Watson Sawyer sworn—"A day or two after the marriage, Culpepper told witness, that he had been entrapped in getting a wife—thought he was marrying a virgin, but upon going to bed with her, she appeared skittish, and would allow no familiarities; after she fell asleep, by passing his hand over her, he discovered that she was pregnant—when he awoke her and upbraided her for the cheat she had put upon him, and asked who the person was that had debauched her, when she informed him that it was Abel Daniel, and he had carried her back to her step-father's".

Counsel for complainant offered divers other witnesses, whose testimony was much the same.

The defendant then read in evidence the testimony of Abel Daniel, taken by interrogatories, sued out by the complainant, (the complainant having declined to read them, and defendant adopting them as his own,) in which he denied having had intercourse with Elmira Sullivan. In them the following interrogatory was propounded: "Was it after or before the marriage, that you pointed out to Thomas Stripling and Turner Cates, the place where you had had intercourse with her, and thought you had got her with child"? To which he answered: "I might have said such things, but have never pointed out the place to them".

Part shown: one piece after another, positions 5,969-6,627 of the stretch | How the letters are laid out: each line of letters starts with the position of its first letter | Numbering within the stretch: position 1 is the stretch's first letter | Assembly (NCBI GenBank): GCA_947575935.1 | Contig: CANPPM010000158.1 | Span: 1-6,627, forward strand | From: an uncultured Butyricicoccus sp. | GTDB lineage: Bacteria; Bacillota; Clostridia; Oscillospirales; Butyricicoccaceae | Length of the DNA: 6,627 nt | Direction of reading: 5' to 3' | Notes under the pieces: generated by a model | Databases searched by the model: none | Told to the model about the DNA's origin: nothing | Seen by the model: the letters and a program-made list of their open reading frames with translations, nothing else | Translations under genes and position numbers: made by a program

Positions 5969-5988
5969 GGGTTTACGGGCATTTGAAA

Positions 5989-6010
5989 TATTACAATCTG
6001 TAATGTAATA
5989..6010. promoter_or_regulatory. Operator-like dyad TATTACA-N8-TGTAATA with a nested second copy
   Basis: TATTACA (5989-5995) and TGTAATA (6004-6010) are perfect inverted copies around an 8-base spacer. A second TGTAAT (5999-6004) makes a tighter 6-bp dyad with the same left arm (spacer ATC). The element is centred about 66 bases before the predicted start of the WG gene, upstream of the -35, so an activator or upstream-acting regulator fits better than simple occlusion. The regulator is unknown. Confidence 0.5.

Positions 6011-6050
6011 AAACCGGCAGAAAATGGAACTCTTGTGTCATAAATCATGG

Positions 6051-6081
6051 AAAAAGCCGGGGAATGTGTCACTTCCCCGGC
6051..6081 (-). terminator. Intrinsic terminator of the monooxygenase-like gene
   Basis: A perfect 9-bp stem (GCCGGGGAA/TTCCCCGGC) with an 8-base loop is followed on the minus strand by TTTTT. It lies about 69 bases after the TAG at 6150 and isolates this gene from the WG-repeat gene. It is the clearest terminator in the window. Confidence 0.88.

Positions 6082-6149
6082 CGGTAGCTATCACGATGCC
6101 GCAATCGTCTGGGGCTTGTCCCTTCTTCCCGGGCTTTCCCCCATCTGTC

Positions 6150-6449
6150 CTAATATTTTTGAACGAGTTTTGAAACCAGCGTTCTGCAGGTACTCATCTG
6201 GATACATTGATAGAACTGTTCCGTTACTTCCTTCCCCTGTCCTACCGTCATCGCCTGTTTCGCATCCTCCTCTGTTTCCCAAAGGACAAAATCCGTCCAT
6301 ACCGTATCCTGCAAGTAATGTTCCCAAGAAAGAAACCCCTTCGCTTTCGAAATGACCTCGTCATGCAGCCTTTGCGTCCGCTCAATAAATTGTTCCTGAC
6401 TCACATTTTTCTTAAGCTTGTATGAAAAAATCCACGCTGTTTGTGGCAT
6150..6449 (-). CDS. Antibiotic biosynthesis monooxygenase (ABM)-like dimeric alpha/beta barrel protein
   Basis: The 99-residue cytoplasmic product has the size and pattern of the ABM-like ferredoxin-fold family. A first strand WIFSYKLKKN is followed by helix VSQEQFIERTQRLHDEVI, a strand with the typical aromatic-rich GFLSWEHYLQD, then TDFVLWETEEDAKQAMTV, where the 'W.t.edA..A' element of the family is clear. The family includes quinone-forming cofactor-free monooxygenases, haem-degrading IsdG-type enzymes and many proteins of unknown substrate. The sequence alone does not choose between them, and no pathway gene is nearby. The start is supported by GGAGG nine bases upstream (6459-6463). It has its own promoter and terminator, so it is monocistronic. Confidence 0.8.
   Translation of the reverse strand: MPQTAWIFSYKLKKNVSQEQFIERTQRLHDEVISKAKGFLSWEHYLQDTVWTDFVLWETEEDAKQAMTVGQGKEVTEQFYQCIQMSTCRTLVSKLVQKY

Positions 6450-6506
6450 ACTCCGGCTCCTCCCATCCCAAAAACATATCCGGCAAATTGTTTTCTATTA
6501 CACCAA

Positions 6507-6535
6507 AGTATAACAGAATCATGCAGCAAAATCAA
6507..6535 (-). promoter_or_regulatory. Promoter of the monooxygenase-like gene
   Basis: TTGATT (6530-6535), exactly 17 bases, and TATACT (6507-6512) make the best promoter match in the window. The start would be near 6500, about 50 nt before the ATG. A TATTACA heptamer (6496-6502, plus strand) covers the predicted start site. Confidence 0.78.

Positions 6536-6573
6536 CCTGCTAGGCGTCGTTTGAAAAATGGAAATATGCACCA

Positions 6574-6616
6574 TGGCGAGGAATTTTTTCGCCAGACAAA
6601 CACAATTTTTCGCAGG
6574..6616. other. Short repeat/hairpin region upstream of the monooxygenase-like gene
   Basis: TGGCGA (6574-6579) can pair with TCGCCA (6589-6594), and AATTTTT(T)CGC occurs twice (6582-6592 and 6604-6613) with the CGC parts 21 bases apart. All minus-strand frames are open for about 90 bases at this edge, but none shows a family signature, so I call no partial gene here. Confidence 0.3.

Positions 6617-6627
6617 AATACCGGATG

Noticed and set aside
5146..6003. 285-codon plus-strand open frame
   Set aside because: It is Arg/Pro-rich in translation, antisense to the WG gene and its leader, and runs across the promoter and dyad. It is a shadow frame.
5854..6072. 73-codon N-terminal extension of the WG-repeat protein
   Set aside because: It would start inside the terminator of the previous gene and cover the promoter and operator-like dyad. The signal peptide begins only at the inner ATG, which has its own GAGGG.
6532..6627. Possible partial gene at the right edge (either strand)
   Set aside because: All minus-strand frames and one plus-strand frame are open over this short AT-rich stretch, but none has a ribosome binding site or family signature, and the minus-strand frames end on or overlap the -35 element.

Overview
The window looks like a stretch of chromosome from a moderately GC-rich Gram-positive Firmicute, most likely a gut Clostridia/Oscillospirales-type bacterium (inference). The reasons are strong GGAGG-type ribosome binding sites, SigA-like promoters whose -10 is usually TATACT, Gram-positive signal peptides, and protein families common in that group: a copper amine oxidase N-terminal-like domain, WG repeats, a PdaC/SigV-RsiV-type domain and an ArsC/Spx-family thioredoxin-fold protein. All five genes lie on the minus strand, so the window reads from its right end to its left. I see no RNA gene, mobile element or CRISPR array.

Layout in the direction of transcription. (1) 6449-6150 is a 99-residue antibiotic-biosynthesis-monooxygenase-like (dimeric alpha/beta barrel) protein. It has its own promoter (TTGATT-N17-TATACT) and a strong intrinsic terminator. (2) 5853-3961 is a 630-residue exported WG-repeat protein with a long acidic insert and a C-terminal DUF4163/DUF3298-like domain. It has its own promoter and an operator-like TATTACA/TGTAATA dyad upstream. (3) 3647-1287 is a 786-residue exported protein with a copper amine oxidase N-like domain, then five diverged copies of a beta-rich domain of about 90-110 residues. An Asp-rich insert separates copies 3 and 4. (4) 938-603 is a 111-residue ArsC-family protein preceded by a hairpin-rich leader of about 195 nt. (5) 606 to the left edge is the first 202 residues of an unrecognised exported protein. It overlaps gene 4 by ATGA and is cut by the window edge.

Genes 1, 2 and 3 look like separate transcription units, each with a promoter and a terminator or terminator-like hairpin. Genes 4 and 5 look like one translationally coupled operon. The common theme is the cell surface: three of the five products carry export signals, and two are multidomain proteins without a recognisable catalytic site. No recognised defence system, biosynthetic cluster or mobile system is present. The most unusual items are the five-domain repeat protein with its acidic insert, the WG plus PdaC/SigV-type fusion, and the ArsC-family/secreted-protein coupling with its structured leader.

Thedoric Mentfort sworn. "I was present at the division of Isaiah Culpepper's estate, which was equally divided be-tween Berry Wesley Culpepper and Lewis F. Hicks, who had married his mother; that both Hicks and his wife were anxious such should be the case"; to which testimony, counsel for complainant objected. The Court over-ruled the objection, and complainant excepted.

The defendant having closed, complainant offered to prove by Turner Cates, "that Abel Daniel had pointed out to him the place where he had got Elmira Sullivan with child, and to show, by him, what place it was, " which testimony was rejected by the Court, and counsel for complainant excepted.

The case being closed, Washington Poe, Esq. of counsel for complainant, addressed the Jury, when the Court adjourned until eight o'clock next morning.

Upon the assembling of the Court next morning, the Judge announced "that he had examined the papers during the night; that the amendment to the bill was not such as the Supreme Court had directed; and that, under the state of the pleadings and evidence, he should instruct the Jury that there was no case before them on the pleadings and evidence, on which they could find Berry Wesley Culpepper illegitimate; that counsel might address the Jury, if they saw proper, but that the Court, unless his mind was changed, would charge the Jury as intimated".